After the U.S. women’s soccer team won the World Cup in 2015, it was widely publicized that the pay they received was far less than what the men received for not reaching the World Cup final. Justifications abound as to why this was, many resting on how “complicated” 10 these things are. Couple that with their pay overall, and the picture of gender inequality in sport comes into focus. According to ESPN: “Much of the disparity in wages between the men’s and women’s [soccer] teams stem from the different ways the players are paid. The women earn salaries while the men are paid based on national team appearances, results and other factors.” 11 These “other factors” include the heightened level of air time and sponsorships that men’s soccer receives over women’s; a systemic problem that justifies (for some) the lesser position of women’s sports to men’s across many disciplines.
Several women’s U.S. soccer team members filed a suit with the Equal Employment Opportunity Commission in March 2016, alleging disparate pay and treatment after losing a case in federal court. The EEOC complaint is still pending. The women’s team is paid about one fourth of what the men’s team receives despite their tremendous success. 12 They have four Olympic gold medals under their belt and three World Cup titles, far more than the men’s team. In fact, the 2015 World Cup final between Japan and the USA was the most watched soccer game ever in U.S. history across both the women and men’s teams. 13 Any argument that women’s soccer is not as “exciting” as men’s is ludicrous given their success. Such an argument rests on false, and sexist, assumptions that women’s sport carte blanche is not as good, entertaining, or captivating as men’s. Frankly, viewer excitement bears no relevancy to the pay the players receive because it does not correlate to the level of work women invest in training and competing at that level. Equal pay for equal work, not equal pay for equal viewership.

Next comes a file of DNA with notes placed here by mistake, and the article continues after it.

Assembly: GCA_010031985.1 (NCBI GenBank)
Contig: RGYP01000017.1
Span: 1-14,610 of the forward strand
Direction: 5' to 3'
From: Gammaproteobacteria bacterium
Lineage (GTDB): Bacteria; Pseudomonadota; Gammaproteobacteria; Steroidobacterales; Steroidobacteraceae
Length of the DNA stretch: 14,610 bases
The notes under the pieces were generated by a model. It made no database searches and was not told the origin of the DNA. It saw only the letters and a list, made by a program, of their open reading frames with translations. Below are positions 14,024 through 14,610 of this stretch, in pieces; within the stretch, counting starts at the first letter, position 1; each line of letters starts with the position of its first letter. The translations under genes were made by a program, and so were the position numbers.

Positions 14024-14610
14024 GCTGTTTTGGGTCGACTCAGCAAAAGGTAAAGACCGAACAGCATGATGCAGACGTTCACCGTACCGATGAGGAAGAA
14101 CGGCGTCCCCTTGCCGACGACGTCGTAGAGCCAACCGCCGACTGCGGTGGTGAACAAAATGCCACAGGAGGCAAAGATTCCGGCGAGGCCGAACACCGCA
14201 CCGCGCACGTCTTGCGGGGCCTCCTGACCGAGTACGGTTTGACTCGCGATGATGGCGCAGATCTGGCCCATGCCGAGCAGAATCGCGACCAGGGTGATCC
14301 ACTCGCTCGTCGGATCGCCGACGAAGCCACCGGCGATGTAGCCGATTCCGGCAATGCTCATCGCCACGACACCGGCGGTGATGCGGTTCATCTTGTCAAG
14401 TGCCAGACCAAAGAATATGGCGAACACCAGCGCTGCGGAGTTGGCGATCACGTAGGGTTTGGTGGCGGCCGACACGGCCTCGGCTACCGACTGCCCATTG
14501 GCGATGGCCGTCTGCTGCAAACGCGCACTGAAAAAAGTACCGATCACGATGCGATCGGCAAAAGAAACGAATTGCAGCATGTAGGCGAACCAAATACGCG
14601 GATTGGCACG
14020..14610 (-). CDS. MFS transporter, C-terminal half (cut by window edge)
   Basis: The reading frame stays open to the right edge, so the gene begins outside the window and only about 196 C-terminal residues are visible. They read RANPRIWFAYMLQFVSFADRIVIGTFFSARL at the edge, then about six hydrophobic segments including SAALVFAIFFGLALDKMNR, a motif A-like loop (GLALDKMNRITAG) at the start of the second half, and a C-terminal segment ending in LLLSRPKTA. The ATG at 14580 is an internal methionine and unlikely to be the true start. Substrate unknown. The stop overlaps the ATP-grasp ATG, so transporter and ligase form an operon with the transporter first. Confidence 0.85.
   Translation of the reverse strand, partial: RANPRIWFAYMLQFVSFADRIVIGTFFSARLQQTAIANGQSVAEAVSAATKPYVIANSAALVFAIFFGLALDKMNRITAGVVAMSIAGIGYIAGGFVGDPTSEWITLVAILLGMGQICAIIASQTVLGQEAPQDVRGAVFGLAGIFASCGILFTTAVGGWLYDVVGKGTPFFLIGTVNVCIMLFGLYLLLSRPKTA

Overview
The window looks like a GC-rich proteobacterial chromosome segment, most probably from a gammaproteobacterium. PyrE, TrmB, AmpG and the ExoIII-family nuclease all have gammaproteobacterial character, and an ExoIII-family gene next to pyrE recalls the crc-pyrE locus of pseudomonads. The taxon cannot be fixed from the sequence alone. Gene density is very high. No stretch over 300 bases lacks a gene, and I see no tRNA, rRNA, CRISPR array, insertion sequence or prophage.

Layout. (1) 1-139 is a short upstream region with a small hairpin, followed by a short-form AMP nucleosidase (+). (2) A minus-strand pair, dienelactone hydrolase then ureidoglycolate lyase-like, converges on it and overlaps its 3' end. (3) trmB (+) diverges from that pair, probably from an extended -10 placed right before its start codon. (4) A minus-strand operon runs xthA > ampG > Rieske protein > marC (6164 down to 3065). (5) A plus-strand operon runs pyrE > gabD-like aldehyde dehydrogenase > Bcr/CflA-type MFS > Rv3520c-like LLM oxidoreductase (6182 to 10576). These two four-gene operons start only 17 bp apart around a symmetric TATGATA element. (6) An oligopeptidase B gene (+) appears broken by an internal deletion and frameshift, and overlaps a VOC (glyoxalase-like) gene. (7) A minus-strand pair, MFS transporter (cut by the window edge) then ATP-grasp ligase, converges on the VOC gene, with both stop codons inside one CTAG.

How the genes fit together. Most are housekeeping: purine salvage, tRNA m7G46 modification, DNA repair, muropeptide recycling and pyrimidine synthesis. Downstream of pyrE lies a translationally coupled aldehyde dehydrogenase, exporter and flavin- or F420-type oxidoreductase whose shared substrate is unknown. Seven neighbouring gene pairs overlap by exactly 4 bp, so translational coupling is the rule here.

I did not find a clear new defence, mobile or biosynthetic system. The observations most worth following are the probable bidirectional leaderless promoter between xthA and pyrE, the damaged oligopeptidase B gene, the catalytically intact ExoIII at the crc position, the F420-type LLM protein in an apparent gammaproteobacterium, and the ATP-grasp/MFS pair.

Equitable treatment, recognition, and pay has lagged behind for many more women’s teams and athletes. And sadly, the trajectory has been similar for triathlon. Ironman only provides 35 slots to women elites at Kona, versus 50 for men. The hashtag #50womentokona has become a social media rallying cry. Tri Equal, a non-profit organization committed to advocating for equitable treatment and representation of women, has attempted to work with Ironman to rectify this discrepancy. Sadly, efforts have been unsuccessful. This past week, the new Super League Triathlon competition series was launched absent a women’s race. Chris McCormack, an Ironman World Champion who spear-headed the TV friendly initiative shared as justification for the lack of a women’s race that many of the pro-women were off this year because of pregnancy, and that they just had to get going with the event instead of simply talking about it. 14 An unnamed woman Olympian and Ironman podium finisher stated: “there’s enough depth in women’s triathlon that we could have some racing that’s equally compelling to the men’s…I know that I’m not alone in my disappointment in the lack of transparency.” 15
Liz Blatchford, a two time Ironman World Championship podium finisher, shared her frustration on Instagram: “While we have been told women’s racing is coming, I can’t really accept that their SHOWCASE event should have gone ahead without women…I strongly feel that having a women’s event should never have been a negotiable factor.” She rounds out her critique with: “Equality delayed is inequality accepted.” Couldn’t have said it better myself.
We have much work to do. Onwards.
Lisa Ingarfield, PhD is a runner, triathlete, and RRCA certified coach. She owns Tri to Defi Coaching and Consulting and provides organizational communication evaluation and consulting services. She is a freelance writer specializing in issues affecting women, particularly in sport and is a member of Vixxen Racing’s 2017 women’s triathlon team.
We are so excited to welcome SwimLabs Swim School to our family! SwimLabs’ unique training facilities are indoors, with small, warm-water pools specially designed with 360-degree video feedback technology that lets swimmers of all ages and abilities instantly view their own strokes and compare them against several elite U.S. Olympic swimmers. Check them out at http://www.swimlabs.com/.